Satellite has been used to connect IoT devices for decades. But it has seen a surge of interest in recent years, particularly with the launch of constellations of thousands of Low Earth Orbit (LEO) satellites from the likes of SpaceX and Amazon’s Project Kuiper. There are also dozens of smaller constellations of LEOs aimed at addressing IoT, and in many cases starting to support 5G, NB-IoT, LoRaWAN and other traditionally terrestrial technologies. 

We recently published a couple of reports. The first looked at the various technology elements, helping anyone to understand the relative strengths and weaknesses of LEOs vs geostationary satellites (GEOs), which frequency bands are being used, protocols (and their adaptation for satellite), architectures (bent pipe vs store and forward vs crosslink) and end device types (user equipment vs gateway). I don’t plan to go through all of these on the podcast, but here’s an introduction.

Link to the satellite technology report  and the satellite operator/market report  will go on the wirelessnoodle.com website.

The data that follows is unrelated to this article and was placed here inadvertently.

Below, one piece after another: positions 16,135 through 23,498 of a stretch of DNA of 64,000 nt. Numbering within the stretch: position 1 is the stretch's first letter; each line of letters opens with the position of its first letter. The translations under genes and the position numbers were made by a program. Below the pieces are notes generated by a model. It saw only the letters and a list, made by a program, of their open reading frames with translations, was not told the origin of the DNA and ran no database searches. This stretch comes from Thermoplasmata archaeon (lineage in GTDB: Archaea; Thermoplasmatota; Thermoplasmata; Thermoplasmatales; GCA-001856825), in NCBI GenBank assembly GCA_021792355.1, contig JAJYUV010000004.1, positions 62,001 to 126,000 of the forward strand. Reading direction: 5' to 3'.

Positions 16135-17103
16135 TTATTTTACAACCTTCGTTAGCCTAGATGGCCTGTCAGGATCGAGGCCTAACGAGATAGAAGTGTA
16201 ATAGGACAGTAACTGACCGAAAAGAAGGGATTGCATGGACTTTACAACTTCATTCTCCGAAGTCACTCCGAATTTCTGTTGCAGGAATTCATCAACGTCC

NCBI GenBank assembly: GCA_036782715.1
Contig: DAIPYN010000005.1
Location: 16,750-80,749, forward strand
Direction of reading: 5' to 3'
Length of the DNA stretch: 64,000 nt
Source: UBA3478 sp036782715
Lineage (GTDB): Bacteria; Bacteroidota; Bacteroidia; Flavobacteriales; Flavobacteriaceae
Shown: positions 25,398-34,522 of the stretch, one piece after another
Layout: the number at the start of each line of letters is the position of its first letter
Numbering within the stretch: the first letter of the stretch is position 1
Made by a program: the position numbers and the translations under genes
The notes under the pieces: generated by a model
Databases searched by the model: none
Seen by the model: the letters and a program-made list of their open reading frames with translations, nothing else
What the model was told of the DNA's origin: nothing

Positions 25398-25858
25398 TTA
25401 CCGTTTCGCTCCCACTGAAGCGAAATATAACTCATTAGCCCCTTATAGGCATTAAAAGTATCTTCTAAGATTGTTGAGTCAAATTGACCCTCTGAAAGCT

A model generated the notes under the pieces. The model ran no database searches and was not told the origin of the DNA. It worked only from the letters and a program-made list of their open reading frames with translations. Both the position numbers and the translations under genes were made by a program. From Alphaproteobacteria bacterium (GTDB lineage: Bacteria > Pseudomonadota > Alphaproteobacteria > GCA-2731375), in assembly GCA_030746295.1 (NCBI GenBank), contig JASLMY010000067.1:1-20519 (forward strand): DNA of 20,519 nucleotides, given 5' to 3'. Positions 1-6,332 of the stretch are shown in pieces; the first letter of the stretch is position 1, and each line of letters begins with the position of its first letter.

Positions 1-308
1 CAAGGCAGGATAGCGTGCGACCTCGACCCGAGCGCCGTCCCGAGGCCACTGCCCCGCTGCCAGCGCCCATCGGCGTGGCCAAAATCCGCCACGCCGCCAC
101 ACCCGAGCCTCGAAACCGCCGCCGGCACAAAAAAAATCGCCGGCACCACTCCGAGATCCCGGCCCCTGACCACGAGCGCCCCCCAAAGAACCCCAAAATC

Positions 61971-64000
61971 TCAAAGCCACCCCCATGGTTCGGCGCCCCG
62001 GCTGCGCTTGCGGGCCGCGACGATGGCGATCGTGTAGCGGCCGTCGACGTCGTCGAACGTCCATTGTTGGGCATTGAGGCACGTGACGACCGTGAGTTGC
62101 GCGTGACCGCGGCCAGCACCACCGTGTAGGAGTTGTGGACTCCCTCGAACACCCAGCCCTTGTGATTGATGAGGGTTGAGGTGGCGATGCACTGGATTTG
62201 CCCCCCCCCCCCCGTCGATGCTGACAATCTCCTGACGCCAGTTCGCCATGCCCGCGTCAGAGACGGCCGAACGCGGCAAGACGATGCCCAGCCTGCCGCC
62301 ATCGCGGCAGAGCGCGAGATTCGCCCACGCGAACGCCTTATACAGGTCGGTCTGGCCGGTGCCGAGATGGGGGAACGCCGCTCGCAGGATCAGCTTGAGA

GEO (Geostationary Orbit) – These operate at altitudes of 35,786km in a circular orbit above the equator. They remain in fixed positions, with speeds that match the earth’s rotation. Because of their distance from Earth it is possible to cover most of the surface with just three satellites. Geostationary satellite systems also benefit from not needing more expensive tracking antennas because they never move relative to the antenna. However, they are often inconveniently located for devices at higher or lower latitudes due to the required angle to reach the equator. The other main drawback is the distance from the surface, which increases the latency (in the order of 100-300ms) which means that two-way communications, including some protocols such as TCP/IP that require ‘handshakes’, are not optimal (although there are work-arounds). Major GEO constellations include AsiaSat, Eutelsat, Intelsat and SES.

LEO (Low Earth Orbit) – Typically operate between 160km and 2,000km. These satellites are not geo-stationary, with an orbit period (i.e. the time to circle the earth) of 84-127 minutes. The lower orbit means you need hundreds to cover the surface of the earth with constant coverage. However, the fact that they are not geostationary means that a small number of satellites can cover large amounts of the earth during a 24-hour period for non-real-time communications. Being close to the earth makes for lower latency communications (~20ms) assuming that there is a satellite overhead when data communications are required and the large number of satellites increases the capacity relative to small numbers of GEO satellites.